Morally wrong or an indication of the future?
Good Morning Britain have turned heads this morning with an interesting debate on whether marriage should change to reflect a mobile phone contract that can be renewed or terminated after two years.
Comedian and activist Kate Smurthwaite commented; ‘if you’ve got a mobile phone and it’s costing you £80 a month, and you can get the same deal for £25 a month, I would say go for it!’
For many, this would be a ludicrous idea that undermines the entire purpose of marriage both from a moral and financial perspective. For others, this would be a step in the right direction to reflect the fluid nature of the 21st Century.
In 2016, the Office for National Statistics (ONS) estimated that 42% of marriages in England and Wales would end in divorce. In 2017, they went on to state that the number of women petitioning for divorce against their husbands as a consequence of their spouses’ misconduct had decreased by 43 per cent since 1996, however the number of men divorcing their wives for the same reason had increased by approximately a third.
As the law stands, when two people get married, their financial assets essentially merge into one ‘matrimonial pot’. That means, if you accrue a large pension interest during the course of the marriage, your husband or wife may be able to make a claim against it if you get divorced. Equally, if you store away £50,000 in a ‘secret’ ISA that your spouse doesn’t know about, they may well ask for a share at that stage.
Whilst many believe that they are ‘entitled to half’ of the overall marital assets if they get divorced, this is not actually true. In fact, most divorcing couples do not end up with 50% each. There are numerous factors that have to be considered when calculating proposals for the division of finances including, but not limited to-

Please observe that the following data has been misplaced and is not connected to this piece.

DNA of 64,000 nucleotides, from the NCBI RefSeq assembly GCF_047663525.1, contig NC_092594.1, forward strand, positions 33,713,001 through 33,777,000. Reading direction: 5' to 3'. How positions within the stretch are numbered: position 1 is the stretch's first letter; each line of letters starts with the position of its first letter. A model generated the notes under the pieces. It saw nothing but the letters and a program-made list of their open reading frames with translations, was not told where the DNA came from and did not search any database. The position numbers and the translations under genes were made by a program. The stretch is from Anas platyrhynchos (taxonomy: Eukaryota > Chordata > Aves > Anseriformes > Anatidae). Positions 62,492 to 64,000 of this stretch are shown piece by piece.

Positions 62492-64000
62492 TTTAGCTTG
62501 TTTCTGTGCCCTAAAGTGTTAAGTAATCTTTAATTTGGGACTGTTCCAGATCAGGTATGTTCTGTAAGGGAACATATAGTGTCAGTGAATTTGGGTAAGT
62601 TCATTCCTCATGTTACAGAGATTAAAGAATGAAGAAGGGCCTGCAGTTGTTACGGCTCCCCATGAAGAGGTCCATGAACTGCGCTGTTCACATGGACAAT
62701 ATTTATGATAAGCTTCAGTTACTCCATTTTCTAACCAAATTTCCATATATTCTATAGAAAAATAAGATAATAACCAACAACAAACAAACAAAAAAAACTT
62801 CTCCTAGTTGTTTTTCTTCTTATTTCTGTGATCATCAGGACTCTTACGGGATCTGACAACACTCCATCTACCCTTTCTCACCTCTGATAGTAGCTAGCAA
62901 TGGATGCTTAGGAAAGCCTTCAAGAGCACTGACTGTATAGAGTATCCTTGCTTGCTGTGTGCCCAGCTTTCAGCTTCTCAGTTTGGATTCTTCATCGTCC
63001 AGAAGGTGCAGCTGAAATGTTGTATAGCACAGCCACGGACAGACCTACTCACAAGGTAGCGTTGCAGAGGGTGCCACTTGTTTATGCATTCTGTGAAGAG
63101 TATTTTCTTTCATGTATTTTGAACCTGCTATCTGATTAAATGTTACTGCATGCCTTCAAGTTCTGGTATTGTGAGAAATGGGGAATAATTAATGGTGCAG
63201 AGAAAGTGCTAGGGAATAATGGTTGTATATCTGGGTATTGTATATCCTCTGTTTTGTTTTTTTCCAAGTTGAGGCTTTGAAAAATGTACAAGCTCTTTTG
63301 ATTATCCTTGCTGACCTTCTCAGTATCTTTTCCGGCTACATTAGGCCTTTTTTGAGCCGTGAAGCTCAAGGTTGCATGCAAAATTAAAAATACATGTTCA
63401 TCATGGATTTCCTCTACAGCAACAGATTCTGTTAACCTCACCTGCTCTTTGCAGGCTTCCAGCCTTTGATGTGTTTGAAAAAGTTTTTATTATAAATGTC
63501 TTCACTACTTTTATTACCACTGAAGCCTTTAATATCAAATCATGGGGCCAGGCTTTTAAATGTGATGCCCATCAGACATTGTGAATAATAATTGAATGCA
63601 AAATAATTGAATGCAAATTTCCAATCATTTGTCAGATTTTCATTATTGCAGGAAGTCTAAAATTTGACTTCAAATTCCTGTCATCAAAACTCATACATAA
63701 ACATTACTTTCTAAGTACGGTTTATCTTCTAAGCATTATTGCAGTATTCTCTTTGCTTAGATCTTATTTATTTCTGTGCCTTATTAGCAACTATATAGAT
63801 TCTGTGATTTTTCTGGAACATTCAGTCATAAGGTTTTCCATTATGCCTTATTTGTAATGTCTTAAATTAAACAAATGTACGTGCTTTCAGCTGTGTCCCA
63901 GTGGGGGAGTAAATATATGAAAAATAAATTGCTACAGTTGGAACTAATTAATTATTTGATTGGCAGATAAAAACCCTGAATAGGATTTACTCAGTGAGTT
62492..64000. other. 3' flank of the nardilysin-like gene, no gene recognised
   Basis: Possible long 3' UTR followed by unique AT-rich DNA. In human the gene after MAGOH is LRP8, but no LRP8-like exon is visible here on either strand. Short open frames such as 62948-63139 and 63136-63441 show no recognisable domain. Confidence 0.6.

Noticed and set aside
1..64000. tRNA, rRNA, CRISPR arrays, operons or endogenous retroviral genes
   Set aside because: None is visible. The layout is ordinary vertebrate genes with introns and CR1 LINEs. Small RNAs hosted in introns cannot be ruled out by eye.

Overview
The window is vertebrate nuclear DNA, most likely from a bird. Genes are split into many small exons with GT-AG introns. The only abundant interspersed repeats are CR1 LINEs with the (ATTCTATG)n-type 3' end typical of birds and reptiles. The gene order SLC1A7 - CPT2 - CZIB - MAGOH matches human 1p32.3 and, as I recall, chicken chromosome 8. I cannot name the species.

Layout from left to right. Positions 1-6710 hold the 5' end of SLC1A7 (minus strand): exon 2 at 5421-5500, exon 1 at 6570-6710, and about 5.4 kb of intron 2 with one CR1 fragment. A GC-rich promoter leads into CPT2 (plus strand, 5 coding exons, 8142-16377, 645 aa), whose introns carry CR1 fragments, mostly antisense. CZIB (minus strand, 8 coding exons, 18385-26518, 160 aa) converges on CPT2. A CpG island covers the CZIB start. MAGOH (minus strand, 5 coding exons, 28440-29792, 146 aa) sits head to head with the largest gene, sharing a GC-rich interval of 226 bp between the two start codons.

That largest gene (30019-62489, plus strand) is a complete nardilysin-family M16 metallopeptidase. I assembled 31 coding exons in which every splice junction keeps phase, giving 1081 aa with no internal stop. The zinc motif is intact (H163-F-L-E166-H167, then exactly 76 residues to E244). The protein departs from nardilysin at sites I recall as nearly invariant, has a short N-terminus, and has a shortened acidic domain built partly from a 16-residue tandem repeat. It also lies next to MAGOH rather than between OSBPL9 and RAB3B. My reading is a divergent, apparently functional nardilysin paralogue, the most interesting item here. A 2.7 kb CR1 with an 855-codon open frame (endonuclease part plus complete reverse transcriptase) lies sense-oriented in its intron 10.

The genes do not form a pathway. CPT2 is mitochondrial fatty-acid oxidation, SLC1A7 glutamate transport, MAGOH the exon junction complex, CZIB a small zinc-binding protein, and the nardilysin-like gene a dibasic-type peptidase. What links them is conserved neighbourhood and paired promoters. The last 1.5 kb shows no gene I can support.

- the income, earning capacity, property and other financial resources of each party;
- the financial needs, obligations and responsibilities of each party;
- the standard of living enjoyed by the family before the breakdown of the marriage;
- the age of each party;
- any physical or mental disability of either of the parties;
- the contributions which each of the parties has made to make to the welfare of the family, including any contribution by looking after the home or caring for the family;
- the conduct of each of the parties;
- the value to each of the parties to the marriage of any benefit that the party will lose the chance of acquiring.
If the renewable marriage contract were to be introduced, what impact would this have on divorce and financial matters? Would there be any need for a divorce or would you just stay married until the end of the term then ‘opt out?’
A likeness can be drawn to prenuptial agreements in this sense that, whilst they are currently not binding in England and Wales, the purpose is to create a ‘safety net’ to protect one’s assets in the event of a divorce. Would this be the same principle if renewable marriages are introduced? Would you each keep your respective bank accounts/pensions/properties?
Following on from that, what would happen if one of you passed away mid-term, but you only took out a 2 year contract with that person, as opposed to if you took out a 50 year contract with someone else? Would they still be your next of kin?
Clearly there are hundreds of thousands of questions that would be raised if this was a serious proposal! It is interesting, however, that despite 24% of 16-24 year olds thinking that this is a great proposal, American sociology professor Philip Cohen has recently hit the headlines for blaming millennials for the 18% decline in divorce between 2008 and 2016 across the pond.
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